Rupert Grint Joins Starry Broadway Cast of ‘It’s Only a Play’

Rupert Grint Broadway
Ian Gavan/Getty Images

Rupert Grint will follow in the Broadway footsteps of fellow “Harry Potter” star Daniel Radcliffe this fall, with Grint signing on for the already starry production of Terrence McNally’s “It’s Only a Play.”

Grint, who made his London stage debut last year in the West End revival of “Mojo,” will appear in “It’s Only a Play” with an ensemble headlined by the Broadway return of Nathan Lane and Matthew Broderick — the duo who helped make “The Producers” into a Main Stem smash — and filled out with Megan Mullally, Stockard Channing and F. Murray Abraham, as well as newbie Micah Stock. Jack O’Brien, the “Hairspray” helmer whose staging of “Much Ado About Nothing” just opened in Central Park, directs.

For an actor closely associated with a global franchise such as “Harry Potter,” a legit engagement on Broadway can help broaden the perception of a thesp’s talents while also allowing the actor to hone new skills. That was certainly part of the appeal for Grint’s “Potter” co-star Radcliffe, now in the midst of his third Broadway run, appearing in “The Cripple of Inishmaan” after stints in “Equus” and “How to Succeed in Business Without Really Trying.”

As evidenced by the middling sales of the well-received revival of “Inishmaan,” a starring turn by a “Harry Potter” thesp doesn’t necessary guarantee a box office bonanza. But “It’s Only a Play” looks to have assembled a critical mass of headturning actors, with the Lane-Broderick pairing alone seeming likely to drive traffic.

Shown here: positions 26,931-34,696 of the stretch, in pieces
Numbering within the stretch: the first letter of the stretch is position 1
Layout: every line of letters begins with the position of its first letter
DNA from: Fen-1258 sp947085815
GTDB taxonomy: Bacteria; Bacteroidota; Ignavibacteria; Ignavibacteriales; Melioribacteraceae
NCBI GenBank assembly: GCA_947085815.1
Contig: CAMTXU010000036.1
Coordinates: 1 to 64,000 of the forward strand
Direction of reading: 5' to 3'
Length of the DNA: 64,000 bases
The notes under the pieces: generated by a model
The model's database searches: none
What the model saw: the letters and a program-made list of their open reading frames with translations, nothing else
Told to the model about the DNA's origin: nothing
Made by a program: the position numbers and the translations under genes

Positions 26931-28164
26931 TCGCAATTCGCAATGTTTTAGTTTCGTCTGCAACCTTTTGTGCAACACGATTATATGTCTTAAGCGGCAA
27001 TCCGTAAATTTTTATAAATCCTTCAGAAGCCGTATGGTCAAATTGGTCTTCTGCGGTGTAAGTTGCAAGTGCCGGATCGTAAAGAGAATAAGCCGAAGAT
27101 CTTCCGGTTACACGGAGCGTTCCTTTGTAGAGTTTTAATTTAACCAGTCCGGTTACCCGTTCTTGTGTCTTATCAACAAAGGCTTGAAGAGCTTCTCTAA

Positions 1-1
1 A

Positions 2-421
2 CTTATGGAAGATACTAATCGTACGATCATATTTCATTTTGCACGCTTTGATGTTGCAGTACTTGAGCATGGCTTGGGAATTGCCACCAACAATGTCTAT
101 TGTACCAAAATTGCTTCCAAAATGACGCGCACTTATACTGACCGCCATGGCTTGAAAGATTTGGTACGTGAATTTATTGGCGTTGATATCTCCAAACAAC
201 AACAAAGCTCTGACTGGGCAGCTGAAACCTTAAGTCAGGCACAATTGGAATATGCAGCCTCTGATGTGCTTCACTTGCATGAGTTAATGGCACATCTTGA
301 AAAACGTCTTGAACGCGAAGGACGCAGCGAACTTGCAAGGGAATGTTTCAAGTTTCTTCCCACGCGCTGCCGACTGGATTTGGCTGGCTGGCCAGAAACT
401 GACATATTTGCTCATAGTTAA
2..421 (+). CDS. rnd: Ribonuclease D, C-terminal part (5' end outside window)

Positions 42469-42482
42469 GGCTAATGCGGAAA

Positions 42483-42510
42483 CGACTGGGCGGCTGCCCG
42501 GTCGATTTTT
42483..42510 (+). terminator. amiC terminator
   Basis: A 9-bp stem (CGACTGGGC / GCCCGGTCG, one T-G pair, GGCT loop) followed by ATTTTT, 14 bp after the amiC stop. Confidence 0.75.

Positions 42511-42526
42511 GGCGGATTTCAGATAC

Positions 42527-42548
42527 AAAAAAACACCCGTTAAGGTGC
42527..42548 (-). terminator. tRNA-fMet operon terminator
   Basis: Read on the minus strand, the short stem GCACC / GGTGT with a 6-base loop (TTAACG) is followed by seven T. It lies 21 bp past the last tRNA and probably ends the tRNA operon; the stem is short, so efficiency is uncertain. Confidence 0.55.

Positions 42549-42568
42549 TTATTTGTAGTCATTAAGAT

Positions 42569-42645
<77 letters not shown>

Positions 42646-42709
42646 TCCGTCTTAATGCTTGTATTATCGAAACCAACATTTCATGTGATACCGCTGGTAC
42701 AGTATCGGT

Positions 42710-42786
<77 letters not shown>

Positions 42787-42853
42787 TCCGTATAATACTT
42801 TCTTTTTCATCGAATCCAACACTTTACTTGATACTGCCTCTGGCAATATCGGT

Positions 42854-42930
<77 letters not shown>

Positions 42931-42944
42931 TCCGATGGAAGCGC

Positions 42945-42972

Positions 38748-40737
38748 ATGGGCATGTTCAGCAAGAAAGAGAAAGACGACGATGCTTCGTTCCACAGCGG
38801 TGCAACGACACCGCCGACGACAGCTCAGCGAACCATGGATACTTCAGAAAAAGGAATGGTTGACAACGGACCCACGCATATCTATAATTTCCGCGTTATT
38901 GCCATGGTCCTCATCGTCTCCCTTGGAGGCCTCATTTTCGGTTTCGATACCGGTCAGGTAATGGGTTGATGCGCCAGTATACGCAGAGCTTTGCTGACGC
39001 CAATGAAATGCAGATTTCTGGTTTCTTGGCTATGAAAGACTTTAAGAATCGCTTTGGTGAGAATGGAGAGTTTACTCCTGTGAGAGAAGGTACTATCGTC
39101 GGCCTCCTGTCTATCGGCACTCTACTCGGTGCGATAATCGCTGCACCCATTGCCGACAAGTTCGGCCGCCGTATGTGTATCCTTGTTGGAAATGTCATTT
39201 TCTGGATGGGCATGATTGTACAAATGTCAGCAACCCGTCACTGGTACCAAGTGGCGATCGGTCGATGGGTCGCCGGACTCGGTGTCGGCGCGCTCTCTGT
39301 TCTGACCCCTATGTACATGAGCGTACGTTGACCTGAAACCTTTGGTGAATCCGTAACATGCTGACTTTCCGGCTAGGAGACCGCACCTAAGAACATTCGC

The new staging of McNally’s 1982 backstage comedy centers on a playwright (Broderick) waiting for his latest batch of reviews with a TV star (Lane), a producer (Mullally), his lead actress (Channing), his director (Grint) and a critic (Abraham). McNally’s newest play, “Mothers and Sons,” is currently wrapping up a Broadway run that ends June 22.

Produced by Tom Kirdahy, Roy Furman and Ken Davenport, “It’s Only a Play” is set for an Oct. 9 opening at the Schoenfeld Theater, where “The Bridges of Madison County” ended its run last month.

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